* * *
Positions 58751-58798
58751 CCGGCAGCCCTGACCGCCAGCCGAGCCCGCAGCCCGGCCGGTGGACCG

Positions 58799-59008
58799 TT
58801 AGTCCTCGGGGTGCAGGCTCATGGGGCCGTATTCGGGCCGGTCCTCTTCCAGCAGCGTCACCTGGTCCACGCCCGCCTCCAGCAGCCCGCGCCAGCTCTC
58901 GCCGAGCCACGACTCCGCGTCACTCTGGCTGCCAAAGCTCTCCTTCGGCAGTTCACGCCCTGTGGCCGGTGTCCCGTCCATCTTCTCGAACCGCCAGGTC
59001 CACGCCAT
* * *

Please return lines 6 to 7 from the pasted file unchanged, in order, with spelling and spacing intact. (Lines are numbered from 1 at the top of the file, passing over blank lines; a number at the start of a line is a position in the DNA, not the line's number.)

58901 GCCGAGCCACGACTCCGCGTCACTCTGGCTGCCAAAGCTCTCCTTCGGCAGTTCACGCCCTGTGGCCGGTGTCCCGTCCATCTTCTCGAACCGCCAGGTC
59001 CACGCCAT